President Shirley praises AP news report about rare 'severe combined immune deficiency'

WINDOW ROCK - Navajo Nation President Joe Shirley Jr., has complimented the Associated Press (AP) for reporting on a rare but deadly disease that affects a small percentage of Navajo and Apache children.

The Albuquerque bureau of the Associated Press broke the story Dec. 22.

It reports that Navajo and Apache children show a higher incidence of "severe combined immune deficiency," a disorder commonly referred to as "bubble boy disease" because it leaves children with virtually no immune system.

One of every 2,500 Navajo children inherits SCID, the AP reported. In the general population, SCID is much more rare, affecting one in 100,000 children, it said.

"This is an important work of journalism in the field of health because it informs Navajo parents and the Navajo Nation about a devastating disease that affects some of our families," President Shirley said. "I congratulate the Associated Press and reporter Felicia Fonseca for bringing this story to the public's attention, for the research behind it, and for work that reflects the highest standards of professional journalism."

The news story, datelined Tuba City, begins with the description of mother Lorria Trujillo's concerns and fear regarding the health of her late six-month-old daughter, Charlotte.

The story reports that Ms. Trujillo "never felt she knew enough to question doctors; she didn't second guess them when they insisted Charlotte merely had a viral infection after months of being sick; she didn't question them when the girl's lungs collapsed."

"Trujillo watched as her baby was unhooked from life support and held her until she died," the story reports.

Without treatment, children have no chance of surviving SCID, the AP reports. Prior to the late 1970s, the illness baffled doctors working with Navajo children.

Over generations, families would lose children without explanation.

Dr. Morton Cowan, director of the Pediatric Bone Marrow Transplant Program at the University of California-San Francisco who has worked with SCID patients for more than two decades, encountered his first case in the mid-1980s when he was asked to watch over Navajo patients for a doctor in Denver who went on sabbatical, according to the AP.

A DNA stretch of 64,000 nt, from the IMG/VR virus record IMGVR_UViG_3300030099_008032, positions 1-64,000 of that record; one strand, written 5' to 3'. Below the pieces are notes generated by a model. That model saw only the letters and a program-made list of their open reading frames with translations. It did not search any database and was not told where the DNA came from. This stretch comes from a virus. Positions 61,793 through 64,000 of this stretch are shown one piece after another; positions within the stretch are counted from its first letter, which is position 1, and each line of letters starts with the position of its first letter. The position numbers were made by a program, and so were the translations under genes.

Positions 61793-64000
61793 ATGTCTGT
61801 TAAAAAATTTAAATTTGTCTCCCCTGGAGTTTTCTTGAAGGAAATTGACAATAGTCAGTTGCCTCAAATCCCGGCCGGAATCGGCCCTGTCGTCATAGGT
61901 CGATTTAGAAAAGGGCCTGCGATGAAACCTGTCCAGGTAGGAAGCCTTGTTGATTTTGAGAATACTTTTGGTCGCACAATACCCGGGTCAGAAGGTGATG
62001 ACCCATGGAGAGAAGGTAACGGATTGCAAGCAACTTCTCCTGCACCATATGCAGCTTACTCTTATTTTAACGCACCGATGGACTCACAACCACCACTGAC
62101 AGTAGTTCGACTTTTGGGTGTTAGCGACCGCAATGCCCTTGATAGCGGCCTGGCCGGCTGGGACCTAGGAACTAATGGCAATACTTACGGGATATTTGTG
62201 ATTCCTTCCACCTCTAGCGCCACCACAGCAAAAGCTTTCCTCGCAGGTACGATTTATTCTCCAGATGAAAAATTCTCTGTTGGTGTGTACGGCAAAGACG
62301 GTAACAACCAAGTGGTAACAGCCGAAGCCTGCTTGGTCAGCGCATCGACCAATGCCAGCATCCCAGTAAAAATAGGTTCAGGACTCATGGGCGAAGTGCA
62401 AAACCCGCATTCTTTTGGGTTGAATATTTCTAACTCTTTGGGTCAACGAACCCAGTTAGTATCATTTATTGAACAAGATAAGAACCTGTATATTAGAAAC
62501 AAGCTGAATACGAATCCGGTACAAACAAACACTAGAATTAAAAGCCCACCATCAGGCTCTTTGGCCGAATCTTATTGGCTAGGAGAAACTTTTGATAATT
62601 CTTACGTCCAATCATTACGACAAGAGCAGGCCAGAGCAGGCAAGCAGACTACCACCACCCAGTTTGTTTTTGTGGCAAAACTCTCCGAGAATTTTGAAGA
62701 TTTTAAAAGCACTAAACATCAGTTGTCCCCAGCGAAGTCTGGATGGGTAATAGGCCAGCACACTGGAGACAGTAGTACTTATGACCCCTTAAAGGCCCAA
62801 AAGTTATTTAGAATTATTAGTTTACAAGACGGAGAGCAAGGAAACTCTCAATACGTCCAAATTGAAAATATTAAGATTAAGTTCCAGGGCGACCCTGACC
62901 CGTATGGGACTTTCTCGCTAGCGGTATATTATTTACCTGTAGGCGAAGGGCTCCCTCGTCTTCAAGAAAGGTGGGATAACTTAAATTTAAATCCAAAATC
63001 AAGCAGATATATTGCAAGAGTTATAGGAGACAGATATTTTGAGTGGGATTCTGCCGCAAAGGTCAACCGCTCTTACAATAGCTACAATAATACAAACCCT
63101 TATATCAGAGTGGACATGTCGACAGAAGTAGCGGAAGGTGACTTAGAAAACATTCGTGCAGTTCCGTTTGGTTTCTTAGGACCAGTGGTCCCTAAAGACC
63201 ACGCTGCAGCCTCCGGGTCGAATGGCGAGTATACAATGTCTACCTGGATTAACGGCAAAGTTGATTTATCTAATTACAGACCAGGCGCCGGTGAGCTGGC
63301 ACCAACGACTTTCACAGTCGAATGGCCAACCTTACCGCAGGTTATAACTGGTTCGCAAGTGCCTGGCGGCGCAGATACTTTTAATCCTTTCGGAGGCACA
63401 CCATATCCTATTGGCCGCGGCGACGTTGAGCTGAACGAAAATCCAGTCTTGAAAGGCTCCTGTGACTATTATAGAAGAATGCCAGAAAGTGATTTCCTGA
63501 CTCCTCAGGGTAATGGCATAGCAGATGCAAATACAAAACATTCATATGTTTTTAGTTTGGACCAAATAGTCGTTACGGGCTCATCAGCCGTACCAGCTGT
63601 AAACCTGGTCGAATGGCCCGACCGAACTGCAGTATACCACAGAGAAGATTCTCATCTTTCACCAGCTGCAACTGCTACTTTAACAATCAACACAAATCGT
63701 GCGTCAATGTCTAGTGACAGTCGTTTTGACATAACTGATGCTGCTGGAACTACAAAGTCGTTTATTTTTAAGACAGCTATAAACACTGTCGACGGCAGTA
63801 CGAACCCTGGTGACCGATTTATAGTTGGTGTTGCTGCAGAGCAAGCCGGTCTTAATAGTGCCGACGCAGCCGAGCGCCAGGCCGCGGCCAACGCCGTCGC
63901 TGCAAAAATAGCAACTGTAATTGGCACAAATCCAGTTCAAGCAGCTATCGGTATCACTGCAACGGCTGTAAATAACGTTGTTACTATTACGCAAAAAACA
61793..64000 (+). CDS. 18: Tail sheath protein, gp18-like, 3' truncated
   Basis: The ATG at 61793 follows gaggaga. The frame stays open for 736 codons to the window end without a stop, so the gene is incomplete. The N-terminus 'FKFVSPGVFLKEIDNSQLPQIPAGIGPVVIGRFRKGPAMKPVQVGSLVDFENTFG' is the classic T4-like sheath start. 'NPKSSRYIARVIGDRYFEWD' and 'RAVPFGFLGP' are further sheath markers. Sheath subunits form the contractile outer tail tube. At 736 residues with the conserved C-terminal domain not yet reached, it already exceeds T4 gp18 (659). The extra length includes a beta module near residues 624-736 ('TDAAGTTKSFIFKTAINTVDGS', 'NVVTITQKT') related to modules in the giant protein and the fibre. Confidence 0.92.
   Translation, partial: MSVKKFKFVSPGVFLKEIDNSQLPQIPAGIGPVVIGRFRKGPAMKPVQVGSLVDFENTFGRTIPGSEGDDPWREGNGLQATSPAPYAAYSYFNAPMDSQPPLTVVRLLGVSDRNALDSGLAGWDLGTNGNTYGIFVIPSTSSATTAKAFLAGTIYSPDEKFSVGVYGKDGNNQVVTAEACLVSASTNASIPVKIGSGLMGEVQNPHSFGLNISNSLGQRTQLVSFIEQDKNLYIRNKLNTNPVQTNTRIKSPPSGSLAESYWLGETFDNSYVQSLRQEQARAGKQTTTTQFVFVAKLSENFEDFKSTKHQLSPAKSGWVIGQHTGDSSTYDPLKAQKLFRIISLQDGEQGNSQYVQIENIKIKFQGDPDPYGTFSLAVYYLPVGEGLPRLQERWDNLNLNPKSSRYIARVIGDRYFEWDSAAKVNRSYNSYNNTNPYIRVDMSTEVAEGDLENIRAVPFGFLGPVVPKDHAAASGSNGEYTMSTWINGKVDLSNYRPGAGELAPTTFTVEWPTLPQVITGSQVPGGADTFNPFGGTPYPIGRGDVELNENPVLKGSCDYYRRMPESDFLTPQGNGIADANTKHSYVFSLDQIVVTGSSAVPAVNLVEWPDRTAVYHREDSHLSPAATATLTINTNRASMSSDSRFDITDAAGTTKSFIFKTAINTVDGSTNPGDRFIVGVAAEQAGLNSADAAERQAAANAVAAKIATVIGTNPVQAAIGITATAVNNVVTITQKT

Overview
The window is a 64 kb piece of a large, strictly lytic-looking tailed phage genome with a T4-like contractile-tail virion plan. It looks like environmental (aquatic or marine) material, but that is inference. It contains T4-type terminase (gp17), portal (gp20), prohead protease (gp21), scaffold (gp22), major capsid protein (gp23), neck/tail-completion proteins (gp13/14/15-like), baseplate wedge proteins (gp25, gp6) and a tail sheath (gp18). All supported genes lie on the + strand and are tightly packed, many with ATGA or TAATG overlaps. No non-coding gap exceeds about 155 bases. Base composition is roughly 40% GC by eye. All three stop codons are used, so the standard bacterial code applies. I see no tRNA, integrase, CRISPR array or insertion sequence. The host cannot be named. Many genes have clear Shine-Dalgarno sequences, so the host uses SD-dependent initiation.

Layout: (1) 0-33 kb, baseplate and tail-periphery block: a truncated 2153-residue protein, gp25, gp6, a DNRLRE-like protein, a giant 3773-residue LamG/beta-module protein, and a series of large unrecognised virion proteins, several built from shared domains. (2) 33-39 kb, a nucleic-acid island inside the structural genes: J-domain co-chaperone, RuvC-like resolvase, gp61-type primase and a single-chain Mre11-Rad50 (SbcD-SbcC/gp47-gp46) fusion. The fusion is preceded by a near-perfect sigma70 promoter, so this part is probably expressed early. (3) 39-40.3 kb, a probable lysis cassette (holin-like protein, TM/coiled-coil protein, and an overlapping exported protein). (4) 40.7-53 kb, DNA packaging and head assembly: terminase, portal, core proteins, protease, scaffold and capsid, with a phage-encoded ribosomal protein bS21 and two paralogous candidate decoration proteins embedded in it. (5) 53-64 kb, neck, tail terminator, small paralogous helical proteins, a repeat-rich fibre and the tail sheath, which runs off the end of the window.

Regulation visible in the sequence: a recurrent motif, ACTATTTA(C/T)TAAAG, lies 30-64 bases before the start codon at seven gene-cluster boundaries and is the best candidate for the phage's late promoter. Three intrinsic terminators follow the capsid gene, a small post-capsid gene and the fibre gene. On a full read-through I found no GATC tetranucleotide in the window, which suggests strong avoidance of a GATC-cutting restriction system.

He told the AP that the disease appeared to be linked to genes, so in 1986, he and a research geneticist decided over lunch to find the gene-a quest that would take 15 years.

"When we ultimately found the gene and went back, we were able to show that it was the same gene mutation in every Navajo and Apache child that had the disease," he told the AP.

Researchers have identified about a dozen genes that cause SCID, the AP reports. Dr. Cowan says Navajos and Apaches suffer from the most severe form of the disorder in which they lack a gene called Artemis. Without it, the children's bodies aren't able to repair DNA or develop disease-fighting T cells and B cells.

About 3,500 babies are delivered each year at hospitals on the Navajo Nation. A hospital policy manual developed by Dr. Diana Hu, chief pediatrician at the Tuba City Regional Health Care Corporation, outlines what diseases commonly are seen on the Navajo Nation and what to do if a health provider suspects SCID.

"Most of us have been here for 10 years and have seen it happen," Dr. Hu told the AP. "Our kids who are diagnosed earlier and transplanted earlier tend to do better," she said. "Our goal is to spare families from this tragedy."


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